A colorant may be used as a master batch combined with resin. Examples of the binder resin used in manufacturing the master batch or mixed with the master batch include polystyrene, poly-p-chlorostyrene, polyvinyl toluene and other styrenes, and substitution polymers thereof, or copolymers of the above-mentioned compounds and vinyl compounds, polymethyl methacrylate, polybutyl methacrylate, polyvinyl chloride, polyvinyl acetate, polyethylene, polypropylene, polyester, epoxy resin, epoxy polyol resin, polyurethane, polyamide, polyvinyl butyral, polyacrylate resin, rosin, modified rosin, terpene resin, aliphatic or alicyclic hydrocarbon resin, aromatic petroleum resin, chlorinated paraffin, and paraffin wax. These materials may be used alone or in combination.

(Charge Control Agent)

Known charge control agents may be used as the charge control agent. Examples of the charge control agent that may be used include nigrosin dye, triphenyl methane dye, chrome-containing metal complex dye, molybdate-chelated pigment, rhodamine dye, alkoxy amine, quaternary ammonium salts (including fluoride-modified quaternary ammonium salts), alkylamides, phosphorous alone or in a compound, tungsten alone or in a compound, fluorinated active agent, metal salicylate, and salicylate derivative metal salts. Specific examples of the charge control agent include Bontron 03 of nigrosin dye, Bontron P-51 of quaternary ammonium salt, Bontron S-34 of metal-containing azo dye, oxynaphthoate metal complex E-82, salicylate metal complex E-84, phenolic condensate E-89 (each manufactured by Orient Chemical Industries, Ltd.), TP-302 and TP-415 of quaternary ammonium salt molybdenum complex (manufactured by Hodogaya Chemical Co., Ltd.), Copy Charge PSY VP2038 of quaternary ammonium salt, Copy Blue PR of a triphenyl methane derivative, Copy Charge NEG VP2036 and Copy Charge NX VP434 of quaternary ammonium salt (each manufactured by Hoechst Co., Ltd.), LRA-901, LR-147, which is a boron complex (each manufactured by Nihon Carlit Co., Ltd.), copper phthalocyanine, perylene, quinacridone, azo pigment, and a polymer compound having a functional group such as a sulfonic acid group, a carboxyl group and a quaternary ammonium salt. Among these, materials that can impart a negative polarity to the toner are preferably used.

The amount of charge control agent to be used is determined by the type of binder resin, the presence of additives used as needed, and the toner manufacturing method including a dispersion method, and cannot be uniquely determined. However, the amount of charge control agent normally used is in a range of 0.1 to 10 parts by weight with respect to 100 parts by weight of the binder resin. A range of 0.2 to 5 is preferred. If the parts by weight exceed 10, the toner is excessively charged, the effect of the charge control agent is reduced, the electrostatic suction force with a developing roller increases, the fluidity of the developer is reduced, and the image density decreases.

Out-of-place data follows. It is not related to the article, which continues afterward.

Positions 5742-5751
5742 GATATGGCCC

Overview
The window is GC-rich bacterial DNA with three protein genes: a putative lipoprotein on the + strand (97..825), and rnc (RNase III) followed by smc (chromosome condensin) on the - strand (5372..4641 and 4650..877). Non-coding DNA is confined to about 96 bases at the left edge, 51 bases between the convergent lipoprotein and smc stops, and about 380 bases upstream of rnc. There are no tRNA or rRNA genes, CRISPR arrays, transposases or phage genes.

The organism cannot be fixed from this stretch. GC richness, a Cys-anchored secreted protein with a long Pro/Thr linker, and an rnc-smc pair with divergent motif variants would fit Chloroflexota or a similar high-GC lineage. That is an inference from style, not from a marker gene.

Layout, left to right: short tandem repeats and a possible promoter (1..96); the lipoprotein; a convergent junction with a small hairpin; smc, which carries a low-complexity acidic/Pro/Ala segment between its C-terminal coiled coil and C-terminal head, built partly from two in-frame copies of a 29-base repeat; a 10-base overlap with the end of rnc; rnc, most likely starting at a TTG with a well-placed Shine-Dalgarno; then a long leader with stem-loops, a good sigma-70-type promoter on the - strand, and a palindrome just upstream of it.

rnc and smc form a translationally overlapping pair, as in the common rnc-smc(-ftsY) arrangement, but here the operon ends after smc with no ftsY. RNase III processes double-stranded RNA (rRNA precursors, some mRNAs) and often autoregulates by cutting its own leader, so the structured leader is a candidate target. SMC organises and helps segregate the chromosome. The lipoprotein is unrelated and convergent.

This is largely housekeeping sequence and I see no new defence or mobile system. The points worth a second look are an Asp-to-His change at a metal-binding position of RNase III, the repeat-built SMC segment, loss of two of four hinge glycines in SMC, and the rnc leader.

(Release Agent)

Waxes with a low melting point of 50 to 120° C. work more effectively as release agents between the fixing roller and the toner boundary when prepared as dispersions in a binder resin, whereby a marked effect is obtained for high-temperature offset without applying a release agent such as oil to the fixing roller. Examples of the components of such waxes include carnauba, cotton wax, wood wax, rice wax, and other plant waxes; beeswax, lanolin, and other animal waxes; ozokerite, sericin, and other mineral waxes; and paraffin wax, microcrystalline and petrolatum, and other petroleum waxes. In addition to these natural waxes, other examples that may be used include Fischer-Tropsch wax, polyethylene wax, and other synthetic hydrocarbon waxes; and ester, ketone, ether, and other synthetic waxes. It is also possible to use 12-hydroxystearate amide, amide stearate, imide phthalate anhydride, chlorinated hydrocarbon, and other aliphatic amides; poly-n-stearyl methacrylate, poly-n-lauryl methacrylate, and other homopolymers or copolymers of polyacrylate (copolymer of n-stearyl acrylate and ethyl methacrylate, for example), which are crystalline polymer resins with a low molecular weight; and crystalline polymers or the like having a long alkyl group on the side chain.

The charge control agent and release agent may be melted and mixed together with the master batch and the binder resin, and may of course be added when dissolved and dispersed in an organic solvent.

(External Additives)

Inorganic fine particles are preferably used as an external additive for supporting fluidity, development characteristics, and charge characteristics of the toner particles. Such inorganic fine particles preferably have a primary particle diameter of 5×10−3 to 2 μm, and more preferably 5×10−3 to 0.5 μm. The specific surface area by the BET method is preferably 20 to 500 m2/g. The ratio in which the inorganic fine particles are used is preferably 0.01 to 5 wt % in relation to the toner, and particularly preferred is 0.01 and 2.0 wt %.